A. In horse racing, a percentage of every wagering pool is held out for prize pools, the track operator, the state and other taxing bodies. The remainder is divided up among winning bettors. The amount that's held out of the wagering pool before distribution to bettors is the equivalent to the house edge at casino games.

That amount varies depending on the type of wager and the jurisdiction. On single-horse wagers on thoroughbred races -- win, place and show -- Illinois and New Jersey hold out 17% and California 15.43%, just to take a little coast-to-coast sample. On two-horse wagers such as exactas and quinellas, the takeout rises to 19% in New Jersey, 20.5% in Illinois and 20.18% in California.

Only the worst bets in casinos have house edges that high, such as the 16.67% on any 7 in craps or the 24.1% on the special symbols on the Big Six Wheel. Mostly, we see narrower edges such as 1.09% on the banker bet and 1.24% on player in baccarat, or 1.41% on the pass line in craps, or half a percent or so, depending on house rules, against a basic strategy player in blackjack. Even on the slots, house edges hover around 5% on dollar machines and 10% to 14% on penny games.

However, casino players make many more bets per hour than horse players. It's easy to make 500 bets an hour on a slot machine, and at a full seven-player blackjack table you're going to play 50 or 60 hands an hour. I recently spent a day at the races, betting every race on a nine-race card. Those bets were spread out over about 3 and half hours.

Casinos have much lower house edges than do racetracks, but make a living by taking far, far more bets per hour.

Recent Articles
Best of John Grochowski
John Grochowski

John Grochowski is the best-selling author of The Craps Answer Book, The Slot Machine Answer Book and The Video Poker Answer Book. His weekly column is syndicated to newspapers and Web sites, and he contributes to many of the major magazines and newspapers in the gaming field, including Midwest Gaming and Travel, Slot Manager, Casino Journal, Strictly Slots and Casino Player.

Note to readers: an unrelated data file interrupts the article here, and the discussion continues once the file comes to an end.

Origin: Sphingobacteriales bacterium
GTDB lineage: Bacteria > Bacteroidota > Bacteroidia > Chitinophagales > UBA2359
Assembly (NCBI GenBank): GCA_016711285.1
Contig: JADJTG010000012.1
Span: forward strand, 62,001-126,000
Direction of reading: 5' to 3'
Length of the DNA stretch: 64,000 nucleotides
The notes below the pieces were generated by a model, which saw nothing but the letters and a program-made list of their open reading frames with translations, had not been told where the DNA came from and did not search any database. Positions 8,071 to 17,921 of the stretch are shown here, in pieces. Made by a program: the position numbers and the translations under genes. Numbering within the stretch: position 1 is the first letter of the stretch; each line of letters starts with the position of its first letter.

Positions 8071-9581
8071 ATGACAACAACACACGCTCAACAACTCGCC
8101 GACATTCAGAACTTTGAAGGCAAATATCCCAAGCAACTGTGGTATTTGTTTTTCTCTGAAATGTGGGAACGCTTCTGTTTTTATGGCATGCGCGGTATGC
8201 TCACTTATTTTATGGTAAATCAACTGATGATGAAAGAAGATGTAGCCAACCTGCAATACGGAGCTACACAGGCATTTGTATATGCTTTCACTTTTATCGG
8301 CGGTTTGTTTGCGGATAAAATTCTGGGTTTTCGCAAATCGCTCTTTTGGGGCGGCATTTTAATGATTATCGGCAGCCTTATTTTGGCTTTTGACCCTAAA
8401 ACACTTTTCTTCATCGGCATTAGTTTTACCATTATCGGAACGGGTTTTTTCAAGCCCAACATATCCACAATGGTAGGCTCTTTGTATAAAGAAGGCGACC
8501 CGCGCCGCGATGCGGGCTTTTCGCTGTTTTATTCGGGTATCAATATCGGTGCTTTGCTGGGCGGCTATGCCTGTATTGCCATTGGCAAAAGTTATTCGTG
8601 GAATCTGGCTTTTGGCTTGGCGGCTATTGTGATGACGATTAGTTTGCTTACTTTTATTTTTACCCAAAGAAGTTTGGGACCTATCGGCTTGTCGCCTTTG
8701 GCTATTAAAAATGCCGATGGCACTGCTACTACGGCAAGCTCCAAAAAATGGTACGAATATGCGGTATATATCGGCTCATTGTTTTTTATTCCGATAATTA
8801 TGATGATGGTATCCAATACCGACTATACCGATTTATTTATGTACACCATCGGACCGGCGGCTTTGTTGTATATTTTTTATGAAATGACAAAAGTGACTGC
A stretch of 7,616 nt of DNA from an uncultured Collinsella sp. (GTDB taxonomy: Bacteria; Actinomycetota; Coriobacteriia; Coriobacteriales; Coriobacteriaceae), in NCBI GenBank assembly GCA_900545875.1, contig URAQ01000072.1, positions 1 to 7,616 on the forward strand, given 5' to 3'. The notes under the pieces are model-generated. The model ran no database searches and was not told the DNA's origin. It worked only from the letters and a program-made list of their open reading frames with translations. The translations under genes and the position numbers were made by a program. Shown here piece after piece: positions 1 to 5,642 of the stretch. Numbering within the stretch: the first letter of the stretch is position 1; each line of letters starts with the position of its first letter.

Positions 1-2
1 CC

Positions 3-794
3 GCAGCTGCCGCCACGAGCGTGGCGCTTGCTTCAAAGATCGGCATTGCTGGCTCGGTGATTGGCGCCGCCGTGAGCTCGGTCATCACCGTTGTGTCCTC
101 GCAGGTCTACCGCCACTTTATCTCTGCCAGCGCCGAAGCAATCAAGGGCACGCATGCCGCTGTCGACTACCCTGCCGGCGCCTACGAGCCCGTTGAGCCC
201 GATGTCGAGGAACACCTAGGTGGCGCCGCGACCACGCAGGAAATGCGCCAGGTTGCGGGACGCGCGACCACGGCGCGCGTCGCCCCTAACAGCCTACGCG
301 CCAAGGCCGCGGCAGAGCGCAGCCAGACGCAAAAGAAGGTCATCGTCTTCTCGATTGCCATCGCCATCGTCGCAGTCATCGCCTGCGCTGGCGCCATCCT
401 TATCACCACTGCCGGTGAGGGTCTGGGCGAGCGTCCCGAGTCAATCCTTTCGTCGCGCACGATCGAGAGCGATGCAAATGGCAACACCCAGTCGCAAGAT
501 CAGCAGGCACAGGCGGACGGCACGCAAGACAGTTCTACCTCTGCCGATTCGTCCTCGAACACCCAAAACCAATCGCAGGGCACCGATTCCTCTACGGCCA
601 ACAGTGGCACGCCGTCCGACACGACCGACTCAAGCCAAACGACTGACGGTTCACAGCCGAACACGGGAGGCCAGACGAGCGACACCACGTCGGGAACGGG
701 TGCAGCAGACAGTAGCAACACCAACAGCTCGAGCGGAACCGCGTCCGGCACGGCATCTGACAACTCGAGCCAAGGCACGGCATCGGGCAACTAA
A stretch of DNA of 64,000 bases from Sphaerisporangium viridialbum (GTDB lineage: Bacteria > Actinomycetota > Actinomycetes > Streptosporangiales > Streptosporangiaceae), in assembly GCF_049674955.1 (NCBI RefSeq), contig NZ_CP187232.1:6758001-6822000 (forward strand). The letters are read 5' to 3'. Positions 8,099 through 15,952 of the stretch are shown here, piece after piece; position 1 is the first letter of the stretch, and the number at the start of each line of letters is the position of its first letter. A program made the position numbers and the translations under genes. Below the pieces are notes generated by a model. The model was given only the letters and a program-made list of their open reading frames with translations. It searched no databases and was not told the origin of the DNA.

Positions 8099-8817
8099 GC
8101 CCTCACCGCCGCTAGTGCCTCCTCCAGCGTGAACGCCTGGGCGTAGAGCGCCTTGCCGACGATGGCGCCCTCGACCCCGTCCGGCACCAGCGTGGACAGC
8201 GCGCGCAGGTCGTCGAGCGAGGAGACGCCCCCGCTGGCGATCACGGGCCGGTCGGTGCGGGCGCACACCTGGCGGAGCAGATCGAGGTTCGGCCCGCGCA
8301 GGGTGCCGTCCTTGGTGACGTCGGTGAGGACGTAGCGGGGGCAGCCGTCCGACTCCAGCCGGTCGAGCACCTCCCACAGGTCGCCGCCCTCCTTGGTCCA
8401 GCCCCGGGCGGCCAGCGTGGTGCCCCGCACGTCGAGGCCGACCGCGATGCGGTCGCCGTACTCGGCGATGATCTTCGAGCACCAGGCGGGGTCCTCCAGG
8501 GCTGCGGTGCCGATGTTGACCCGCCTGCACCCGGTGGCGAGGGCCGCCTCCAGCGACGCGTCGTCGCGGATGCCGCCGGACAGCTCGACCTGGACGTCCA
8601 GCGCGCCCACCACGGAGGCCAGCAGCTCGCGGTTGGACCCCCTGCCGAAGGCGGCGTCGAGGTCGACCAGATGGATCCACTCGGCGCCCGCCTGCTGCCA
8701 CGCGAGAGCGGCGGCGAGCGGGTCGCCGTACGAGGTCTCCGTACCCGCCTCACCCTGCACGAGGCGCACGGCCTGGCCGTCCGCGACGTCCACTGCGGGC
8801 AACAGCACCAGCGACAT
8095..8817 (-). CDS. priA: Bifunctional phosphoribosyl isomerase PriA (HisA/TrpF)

Listen to John Grochowski's "Casino Answer Man" tips Tuesday through Friday at 5:18 p.m. on WLS-AM (890) in Chicago. Look for John Grochowski on Facebook and Twitter @GrochowskiJ.

John Grochowski Websites:

www.casinoanswerman.com

Books by John Grochowski:

> More Books By John Grochowski

John Grochowski
John Grochowski is the best-selling author of The Craps Answer Book, The Slot Machine Answer Book and The Video Poker Answer Book. His weekly column is syndicated to newspapers and Web sites, and he contributes to many of the major magazines and newspapers in the gaming field, including Midwest Gaming and Travel, Slot Manager, Casino Journal, Strictly Slots and Casino Player.

Listen to John Grochowski's "Casino Answer Man" tips Tuesday through Friday at 5:18 p.m. on WLS-AM (890) in Chicago. Look for John Grochowski on Facebook and Twitter @GrochowskiJ.

John Grochowski Websites:

www.casinoanswerman.com

Books by John Grochowski:

> More Books By John Grochowski